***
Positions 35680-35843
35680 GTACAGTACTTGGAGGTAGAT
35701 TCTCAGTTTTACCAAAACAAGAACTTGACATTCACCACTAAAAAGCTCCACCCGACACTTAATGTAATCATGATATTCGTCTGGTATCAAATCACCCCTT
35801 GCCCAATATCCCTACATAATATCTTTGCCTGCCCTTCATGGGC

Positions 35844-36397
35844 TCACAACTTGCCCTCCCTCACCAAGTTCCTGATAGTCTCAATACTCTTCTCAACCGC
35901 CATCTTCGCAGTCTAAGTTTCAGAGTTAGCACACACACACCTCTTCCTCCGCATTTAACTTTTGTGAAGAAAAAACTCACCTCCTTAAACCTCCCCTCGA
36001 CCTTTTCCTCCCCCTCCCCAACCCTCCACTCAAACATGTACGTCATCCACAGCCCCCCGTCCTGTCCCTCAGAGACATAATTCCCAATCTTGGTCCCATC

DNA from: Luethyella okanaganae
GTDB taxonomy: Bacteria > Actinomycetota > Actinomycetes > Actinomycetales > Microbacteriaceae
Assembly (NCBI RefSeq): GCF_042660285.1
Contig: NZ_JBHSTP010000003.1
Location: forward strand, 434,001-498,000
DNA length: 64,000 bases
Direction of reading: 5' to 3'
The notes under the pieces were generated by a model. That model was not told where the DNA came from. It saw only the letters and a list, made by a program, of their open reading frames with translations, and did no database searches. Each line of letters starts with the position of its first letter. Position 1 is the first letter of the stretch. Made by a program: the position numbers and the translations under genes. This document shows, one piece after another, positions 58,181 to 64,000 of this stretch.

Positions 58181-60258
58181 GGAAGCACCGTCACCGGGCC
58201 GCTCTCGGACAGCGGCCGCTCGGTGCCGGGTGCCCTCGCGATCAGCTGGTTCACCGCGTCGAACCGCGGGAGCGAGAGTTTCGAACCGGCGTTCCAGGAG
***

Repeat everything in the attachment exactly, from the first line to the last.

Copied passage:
Positions 35680-35843
35680 GTACAGTACTTGGAGGTAGAT
35701 TCTCAGTTTTACCAAAACAAGAACTTGACATTCACCACTAAAAAGCTCCACCCGACACTTAATGTAATCATGATATTCGTCTGGTATCAAATCACCCCTT
35801 GCCCAATATCCCTACATAATATCTTTGCCTGCCCTTCATGGGC

Positions 35844-36397
35844 TCACAACTTGCCCTCCCTCACCAAGTTCCTGATAGTCTCAATACTCTTCTCAACCGC
35901 CATCTTCGCAGTCTAAGTTTCAGAGTTAGCACACACACACCTCTTCCTCCGCATTTAACTTTTGTGAAGAAAAAACTCACCTCCTTAAACCTCCCCTCGA
36001 CCTTTTCCTCCCCCTCCCCAACCCTCCACTCAAACATGTACGTCATCCACAGCCCCCCGTCCTGTCCCTCAGAGACATAATTCCCAATCTTGGTCCCATC

DNA from: Luethyella okanaganae
GTDB taxonomy: Bacteria > Actinomycetota > Actinomycetes > Actinomycetales > Microbacteriaceae
Assembly (NCBI RefSeq): GCF_042660285.1
Contig: NZ_JBHSTP010000003.1
Location: forward strand, 434,001-498,000
DNA length: 64,000 bases
Direction of reading: 5' to 3'
The notes under the pieces were generated by a model. That model was not told where the DNA came from. It saw only the letters and a list, made by a program, of their open reading frames with translations, and did no database searches. Each line of letters starts with the position of its first letter. Position 1 is the first letter of the stretch. Made by a program: the position numbers and the translations under genes. This document shows, one piece after another, positions 58,181 to 64,000 of this stretch.

Positions 58181-60258
58181 GGAAGCACCGTCACCGGGCC
58201 GCTCTCGGACAGCGGCCGCTCGGTGCCGGGTGCCCTCGCGATCAGCTGGTTCACCGCGTCGAACCGCGGGAGCGAGAGTTTCGAACCGGCGTTCCAGGAG